Mr Leonard I Odu
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Redbridge University Hospitals NHS Trust between 01 November 2004 and July 2012, on 19 January 2012 you:
1. Did not follow the Patient Identification Checks Procedure before undertaking a computerised tomography (CT) scan on Patient A.
2. Erroneously conducted a full head scan on Patient A rather than an abdominal scan.
3. Asked a colleague, SV, to delete patient imaging data relating to Patient A from the PACS system.
4. The matters set out in paragraphs 1 - 3 constitute misconduct and/or lack of competence.
5. By reason of your misconduct and/or lack of competence your fitness to practice is impaired.
1.Between 1 November 2004 and July 2012 Mr Odu (the Applicant) was employed as a Radiographer at Barking, Havering and Redbridge University Hospitals NHS Trust (“the Trust”). The HCPC carried out an investigation into events on 19 January 2012 which occurred while the Registrant was employed at the Trust.
2.On 6 January 2014, a Panel of the Conduct and Competence Committee considered an Allegation that the Applicant’s fitness to practise was impaired. The Applicant did not attend and was not represented at the final Hearing. The Final Hearing Panel found that on 19 January 2012 the Registrant failed to follow Patient Identification Checks before undertaking a computerised tomography (CT) scan on Patient A, had erroneously conducted a full head scan on Patient A rather than an abdominal scan, and dishonestly asked a colleague to delete patient imaging data relating to Patient A from the PAC system. The Panel found the facts of the Allegation proved and that that they constituted misconduct. It decided that the Registrant’s fitness to practise was impaired and made a Striking Off Order.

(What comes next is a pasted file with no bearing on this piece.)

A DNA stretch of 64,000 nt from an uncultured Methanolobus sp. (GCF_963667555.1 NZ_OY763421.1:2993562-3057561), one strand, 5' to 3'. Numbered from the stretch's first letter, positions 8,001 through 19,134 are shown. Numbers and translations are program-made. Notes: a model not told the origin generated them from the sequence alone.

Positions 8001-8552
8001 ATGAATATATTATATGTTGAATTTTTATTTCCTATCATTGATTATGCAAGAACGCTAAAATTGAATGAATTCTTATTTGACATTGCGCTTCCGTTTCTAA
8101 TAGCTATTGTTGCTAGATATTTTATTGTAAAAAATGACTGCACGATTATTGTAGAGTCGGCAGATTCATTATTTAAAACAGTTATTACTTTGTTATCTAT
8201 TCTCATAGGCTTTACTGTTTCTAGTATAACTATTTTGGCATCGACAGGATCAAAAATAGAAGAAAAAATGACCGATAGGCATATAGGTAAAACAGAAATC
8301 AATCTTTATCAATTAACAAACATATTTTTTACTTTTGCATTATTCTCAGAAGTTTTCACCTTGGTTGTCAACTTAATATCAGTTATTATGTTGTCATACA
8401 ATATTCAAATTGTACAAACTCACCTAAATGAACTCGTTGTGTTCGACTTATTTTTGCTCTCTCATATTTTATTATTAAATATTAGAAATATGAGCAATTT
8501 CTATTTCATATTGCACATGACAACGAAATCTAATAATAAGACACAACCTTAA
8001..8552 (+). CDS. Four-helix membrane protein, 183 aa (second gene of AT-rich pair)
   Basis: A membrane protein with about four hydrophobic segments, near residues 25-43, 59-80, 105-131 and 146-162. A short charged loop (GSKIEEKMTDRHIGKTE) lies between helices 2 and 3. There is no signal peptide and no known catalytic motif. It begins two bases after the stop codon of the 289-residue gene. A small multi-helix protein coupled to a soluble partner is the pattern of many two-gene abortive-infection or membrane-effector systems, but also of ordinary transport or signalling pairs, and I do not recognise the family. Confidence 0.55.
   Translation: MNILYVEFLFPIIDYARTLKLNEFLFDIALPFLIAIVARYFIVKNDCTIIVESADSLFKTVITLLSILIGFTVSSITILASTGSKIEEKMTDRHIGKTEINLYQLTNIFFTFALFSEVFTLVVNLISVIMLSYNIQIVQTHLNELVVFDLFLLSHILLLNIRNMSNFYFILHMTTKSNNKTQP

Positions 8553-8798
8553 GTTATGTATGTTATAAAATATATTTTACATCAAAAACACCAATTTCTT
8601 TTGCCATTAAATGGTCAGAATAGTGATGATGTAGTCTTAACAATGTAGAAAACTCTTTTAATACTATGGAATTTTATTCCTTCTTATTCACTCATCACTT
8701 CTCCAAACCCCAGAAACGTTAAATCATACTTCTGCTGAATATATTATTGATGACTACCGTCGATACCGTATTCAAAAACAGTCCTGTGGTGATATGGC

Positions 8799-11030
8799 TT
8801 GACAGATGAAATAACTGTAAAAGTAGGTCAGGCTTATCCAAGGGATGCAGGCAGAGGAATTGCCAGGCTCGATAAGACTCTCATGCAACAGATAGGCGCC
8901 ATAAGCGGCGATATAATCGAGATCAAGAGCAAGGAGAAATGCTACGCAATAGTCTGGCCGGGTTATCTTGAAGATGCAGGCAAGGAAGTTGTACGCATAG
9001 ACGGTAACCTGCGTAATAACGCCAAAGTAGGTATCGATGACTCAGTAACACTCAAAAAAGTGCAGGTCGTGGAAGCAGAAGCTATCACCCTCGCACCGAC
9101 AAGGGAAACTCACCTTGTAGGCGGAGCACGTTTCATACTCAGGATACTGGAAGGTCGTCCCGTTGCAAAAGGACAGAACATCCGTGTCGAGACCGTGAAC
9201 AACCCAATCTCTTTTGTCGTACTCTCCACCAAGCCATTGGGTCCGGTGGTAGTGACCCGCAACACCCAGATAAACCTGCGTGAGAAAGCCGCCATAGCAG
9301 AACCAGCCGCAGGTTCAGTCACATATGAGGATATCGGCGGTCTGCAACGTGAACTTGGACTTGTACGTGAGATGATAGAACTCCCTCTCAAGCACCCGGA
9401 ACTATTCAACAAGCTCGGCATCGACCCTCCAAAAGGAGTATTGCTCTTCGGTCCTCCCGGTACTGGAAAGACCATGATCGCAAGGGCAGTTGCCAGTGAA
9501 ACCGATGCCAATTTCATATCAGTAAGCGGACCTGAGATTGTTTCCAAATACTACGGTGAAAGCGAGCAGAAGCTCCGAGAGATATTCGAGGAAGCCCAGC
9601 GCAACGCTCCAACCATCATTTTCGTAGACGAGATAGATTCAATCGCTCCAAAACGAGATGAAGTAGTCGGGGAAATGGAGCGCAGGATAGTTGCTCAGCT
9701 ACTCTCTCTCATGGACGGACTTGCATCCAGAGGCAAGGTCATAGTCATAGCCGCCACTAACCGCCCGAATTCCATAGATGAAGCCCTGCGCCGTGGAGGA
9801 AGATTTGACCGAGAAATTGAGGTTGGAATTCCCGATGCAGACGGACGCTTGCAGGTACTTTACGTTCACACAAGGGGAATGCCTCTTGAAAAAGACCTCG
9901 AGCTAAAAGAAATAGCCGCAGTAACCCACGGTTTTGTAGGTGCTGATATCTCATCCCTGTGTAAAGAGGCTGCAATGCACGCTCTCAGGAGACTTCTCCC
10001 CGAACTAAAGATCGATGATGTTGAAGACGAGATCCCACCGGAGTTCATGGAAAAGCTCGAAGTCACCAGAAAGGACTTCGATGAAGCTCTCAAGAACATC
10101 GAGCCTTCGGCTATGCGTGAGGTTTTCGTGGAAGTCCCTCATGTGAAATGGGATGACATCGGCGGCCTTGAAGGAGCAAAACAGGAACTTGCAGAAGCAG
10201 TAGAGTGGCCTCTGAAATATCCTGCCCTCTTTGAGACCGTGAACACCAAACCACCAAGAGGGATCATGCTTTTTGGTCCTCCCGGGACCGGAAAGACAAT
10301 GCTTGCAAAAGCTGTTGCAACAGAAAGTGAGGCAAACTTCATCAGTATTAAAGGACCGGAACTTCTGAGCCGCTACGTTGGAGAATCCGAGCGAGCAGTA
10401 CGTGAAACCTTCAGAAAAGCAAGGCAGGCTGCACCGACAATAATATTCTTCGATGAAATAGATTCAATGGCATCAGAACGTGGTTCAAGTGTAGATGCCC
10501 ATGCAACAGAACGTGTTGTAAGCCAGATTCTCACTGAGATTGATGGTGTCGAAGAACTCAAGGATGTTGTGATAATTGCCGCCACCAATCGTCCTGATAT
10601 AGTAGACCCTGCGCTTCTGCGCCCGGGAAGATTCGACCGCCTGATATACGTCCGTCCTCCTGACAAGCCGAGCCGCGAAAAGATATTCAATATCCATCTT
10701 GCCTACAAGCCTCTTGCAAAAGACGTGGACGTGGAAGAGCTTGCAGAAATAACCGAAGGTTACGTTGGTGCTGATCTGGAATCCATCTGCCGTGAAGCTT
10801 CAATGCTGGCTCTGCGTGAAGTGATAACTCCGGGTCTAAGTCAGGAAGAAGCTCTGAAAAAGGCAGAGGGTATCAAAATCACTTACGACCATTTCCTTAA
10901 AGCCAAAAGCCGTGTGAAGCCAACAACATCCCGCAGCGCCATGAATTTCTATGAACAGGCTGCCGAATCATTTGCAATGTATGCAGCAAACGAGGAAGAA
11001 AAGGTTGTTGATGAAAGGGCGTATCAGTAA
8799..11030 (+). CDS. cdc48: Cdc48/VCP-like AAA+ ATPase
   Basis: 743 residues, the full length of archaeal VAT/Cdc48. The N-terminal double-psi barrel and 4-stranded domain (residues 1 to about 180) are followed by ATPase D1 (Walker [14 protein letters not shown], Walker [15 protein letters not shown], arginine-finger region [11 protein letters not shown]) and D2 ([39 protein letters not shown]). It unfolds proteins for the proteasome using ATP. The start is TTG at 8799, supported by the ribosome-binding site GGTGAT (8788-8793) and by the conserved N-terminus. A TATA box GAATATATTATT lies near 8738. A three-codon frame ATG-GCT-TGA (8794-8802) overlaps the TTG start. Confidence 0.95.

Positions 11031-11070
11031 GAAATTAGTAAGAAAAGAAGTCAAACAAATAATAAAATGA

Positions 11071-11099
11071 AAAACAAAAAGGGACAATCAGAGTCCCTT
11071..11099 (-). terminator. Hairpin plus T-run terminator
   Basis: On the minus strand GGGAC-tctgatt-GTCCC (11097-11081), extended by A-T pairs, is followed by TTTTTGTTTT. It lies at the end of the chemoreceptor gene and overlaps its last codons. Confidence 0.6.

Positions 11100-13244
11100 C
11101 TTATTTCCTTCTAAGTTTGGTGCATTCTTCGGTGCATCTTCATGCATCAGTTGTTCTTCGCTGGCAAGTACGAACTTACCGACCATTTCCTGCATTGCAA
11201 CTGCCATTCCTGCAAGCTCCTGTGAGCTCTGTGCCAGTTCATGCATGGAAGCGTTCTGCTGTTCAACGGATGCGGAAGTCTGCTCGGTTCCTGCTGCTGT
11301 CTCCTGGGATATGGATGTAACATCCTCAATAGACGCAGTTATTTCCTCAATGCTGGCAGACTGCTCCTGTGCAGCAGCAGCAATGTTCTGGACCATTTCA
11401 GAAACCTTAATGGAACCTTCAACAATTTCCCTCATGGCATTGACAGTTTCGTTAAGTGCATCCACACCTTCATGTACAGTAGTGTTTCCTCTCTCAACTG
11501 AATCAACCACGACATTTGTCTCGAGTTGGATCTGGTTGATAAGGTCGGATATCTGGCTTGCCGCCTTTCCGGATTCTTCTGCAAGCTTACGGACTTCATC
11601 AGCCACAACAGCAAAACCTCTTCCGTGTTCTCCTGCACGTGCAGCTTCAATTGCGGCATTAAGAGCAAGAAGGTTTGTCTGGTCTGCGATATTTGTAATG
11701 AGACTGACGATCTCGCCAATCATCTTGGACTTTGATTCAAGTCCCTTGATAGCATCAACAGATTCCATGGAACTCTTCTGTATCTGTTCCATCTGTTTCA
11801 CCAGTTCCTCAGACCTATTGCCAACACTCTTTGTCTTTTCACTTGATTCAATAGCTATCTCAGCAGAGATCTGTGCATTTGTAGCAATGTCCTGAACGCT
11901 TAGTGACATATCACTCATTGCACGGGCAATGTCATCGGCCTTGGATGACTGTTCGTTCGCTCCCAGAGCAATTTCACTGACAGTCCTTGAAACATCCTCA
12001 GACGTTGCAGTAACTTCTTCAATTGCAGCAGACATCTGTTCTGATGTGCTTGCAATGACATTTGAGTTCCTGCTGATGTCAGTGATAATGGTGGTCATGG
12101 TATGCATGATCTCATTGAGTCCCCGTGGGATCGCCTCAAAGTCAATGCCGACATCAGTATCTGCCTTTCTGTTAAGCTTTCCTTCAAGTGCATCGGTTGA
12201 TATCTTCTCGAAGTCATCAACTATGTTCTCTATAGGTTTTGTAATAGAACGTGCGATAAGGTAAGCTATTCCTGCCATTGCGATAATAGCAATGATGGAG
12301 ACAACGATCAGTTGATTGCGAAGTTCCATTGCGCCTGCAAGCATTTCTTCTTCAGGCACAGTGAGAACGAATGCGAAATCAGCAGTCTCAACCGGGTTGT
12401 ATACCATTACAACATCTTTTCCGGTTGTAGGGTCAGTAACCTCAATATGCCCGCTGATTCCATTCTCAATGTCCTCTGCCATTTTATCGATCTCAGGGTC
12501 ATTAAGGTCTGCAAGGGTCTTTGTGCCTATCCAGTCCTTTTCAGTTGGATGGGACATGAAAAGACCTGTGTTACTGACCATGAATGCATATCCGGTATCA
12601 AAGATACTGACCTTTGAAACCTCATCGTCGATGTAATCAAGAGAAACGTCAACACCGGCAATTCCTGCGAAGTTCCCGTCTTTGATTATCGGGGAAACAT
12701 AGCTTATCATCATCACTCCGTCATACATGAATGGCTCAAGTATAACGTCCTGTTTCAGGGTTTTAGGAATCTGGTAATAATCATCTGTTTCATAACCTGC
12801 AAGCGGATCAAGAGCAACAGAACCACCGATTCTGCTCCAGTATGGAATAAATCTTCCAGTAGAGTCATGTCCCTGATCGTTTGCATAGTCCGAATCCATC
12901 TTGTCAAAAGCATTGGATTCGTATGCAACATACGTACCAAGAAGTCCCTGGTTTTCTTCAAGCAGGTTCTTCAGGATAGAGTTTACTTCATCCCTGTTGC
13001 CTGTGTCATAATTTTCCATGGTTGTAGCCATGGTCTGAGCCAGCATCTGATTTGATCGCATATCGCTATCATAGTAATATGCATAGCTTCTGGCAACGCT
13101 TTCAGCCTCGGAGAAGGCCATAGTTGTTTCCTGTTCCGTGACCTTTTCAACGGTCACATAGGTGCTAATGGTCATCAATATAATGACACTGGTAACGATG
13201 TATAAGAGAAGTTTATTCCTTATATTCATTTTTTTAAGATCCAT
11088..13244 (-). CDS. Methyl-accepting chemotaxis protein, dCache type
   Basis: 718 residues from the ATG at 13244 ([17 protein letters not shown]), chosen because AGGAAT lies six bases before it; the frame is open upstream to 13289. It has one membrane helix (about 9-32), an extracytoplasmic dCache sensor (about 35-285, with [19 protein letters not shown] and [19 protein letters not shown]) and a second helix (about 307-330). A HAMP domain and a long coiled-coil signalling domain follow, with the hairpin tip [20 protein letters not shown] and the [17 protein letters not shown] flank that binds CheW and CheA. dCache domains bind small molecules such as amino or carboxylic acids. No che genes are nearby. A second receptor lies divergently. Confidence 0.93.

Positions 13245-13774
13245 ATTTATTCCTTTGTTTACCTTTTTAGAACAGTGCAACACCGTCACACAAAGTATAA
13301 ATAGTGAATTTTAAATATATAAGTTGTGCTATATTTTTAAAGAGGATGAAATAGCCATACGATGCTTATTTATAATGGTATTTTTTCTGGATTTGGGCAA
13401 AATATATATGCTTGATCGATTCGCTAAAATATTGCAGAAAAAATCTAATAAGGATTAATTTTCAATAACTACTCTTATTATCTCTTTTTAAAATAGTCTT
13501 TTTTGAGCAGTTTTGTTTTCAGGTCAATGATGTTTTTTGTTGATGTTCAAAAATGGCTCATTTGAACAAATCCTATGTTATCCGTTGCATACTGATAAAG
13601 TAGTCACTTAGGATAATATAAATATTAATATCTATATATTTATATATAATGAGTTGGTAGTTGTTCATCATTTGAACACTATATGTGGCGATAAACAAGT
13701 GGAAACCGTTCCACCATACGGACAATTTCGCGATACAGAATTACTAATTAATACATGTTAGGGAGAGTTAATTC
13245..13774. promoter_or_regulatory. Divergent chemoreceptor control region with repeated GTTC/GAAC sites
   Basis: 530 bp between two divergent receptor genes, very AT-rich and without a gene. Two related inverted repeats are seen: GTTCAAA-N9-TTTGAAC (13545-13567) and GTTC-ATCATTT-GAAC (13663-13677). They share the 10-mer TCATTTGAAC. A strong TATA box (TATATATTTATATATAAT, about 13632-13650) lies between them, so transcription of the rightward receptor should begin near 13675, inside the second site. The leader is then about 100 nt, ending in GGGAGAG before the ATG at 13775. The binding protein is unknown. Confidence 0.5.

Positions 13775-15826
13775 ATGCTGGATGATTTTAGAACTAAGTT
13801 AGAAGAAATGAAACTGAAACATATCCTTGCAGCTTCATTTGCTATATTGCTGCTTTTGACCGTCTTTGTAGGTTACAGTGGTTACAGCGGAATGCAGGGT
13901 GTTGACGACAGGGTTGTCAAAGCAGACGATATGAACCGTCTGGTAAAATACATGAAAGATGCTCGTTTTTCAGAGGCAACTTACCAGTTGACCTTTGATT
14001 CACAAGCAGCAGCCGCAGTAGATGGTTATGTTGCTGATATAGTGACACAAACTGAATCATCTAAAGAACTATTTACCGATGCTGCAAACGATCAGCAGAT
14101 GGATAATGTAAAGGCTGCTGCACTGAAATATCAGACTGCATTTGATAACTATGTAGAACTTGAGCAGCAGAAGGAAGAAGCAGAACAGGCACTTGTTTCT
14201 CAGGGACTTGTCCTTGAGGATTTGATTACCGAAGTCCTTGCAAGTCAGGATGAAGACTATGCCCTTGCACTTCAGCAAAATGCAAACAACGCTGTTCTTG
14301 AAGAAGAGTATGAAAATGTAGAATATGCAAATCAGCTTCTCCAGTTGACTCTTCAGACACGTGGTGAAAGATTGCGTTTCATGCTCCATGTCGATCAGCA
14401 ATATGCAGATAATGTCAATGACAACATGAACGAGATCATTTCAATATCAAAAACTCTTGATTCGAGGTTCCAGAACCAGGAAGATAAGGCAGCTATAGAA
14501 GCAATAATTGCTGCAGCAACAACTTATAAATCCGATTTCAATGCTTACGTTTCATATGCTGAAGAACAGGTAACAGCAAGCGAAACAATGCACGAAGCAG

3.In its decision that Panel noted that the matters found proved were serious. There were serious lapses of professional standards which had the potential to cause patient harm. There was a deliberate dishonest attempt to conceal the initial errors. When the Applicant made his mistake of identification he sought to cover it up, and in his submission to the Investigation Committee he tried to put the blame on colleagues. The Applicant had shown no remorse and very limited insight.
4.By e-mails dated 4 February 2019 and 21 February 2019 the Applicant made a request for restoration to the Register.
5.This Panel heard and accepted the advice of the Legal Assessor and had regard to the guidance in the HCPTS Practice Note “Restoration to the Register”. The Panel was provided with and read the decision of the Court of Appeal in General Medical Council v Chandra  EWCA Civ 1898.
6.The Panel considered carefully the documents provided by the Applicant in support of his application for restoration. The Applicant provided evidence that he worked as a Radiographer in Nigeria until 2017 and that this included a role as a consultant CT and Training Radiographer. He provided a letter of good standing from the Radiographers Registration Board of Nigeria. The documents also included certificates confirming completion of several training courses.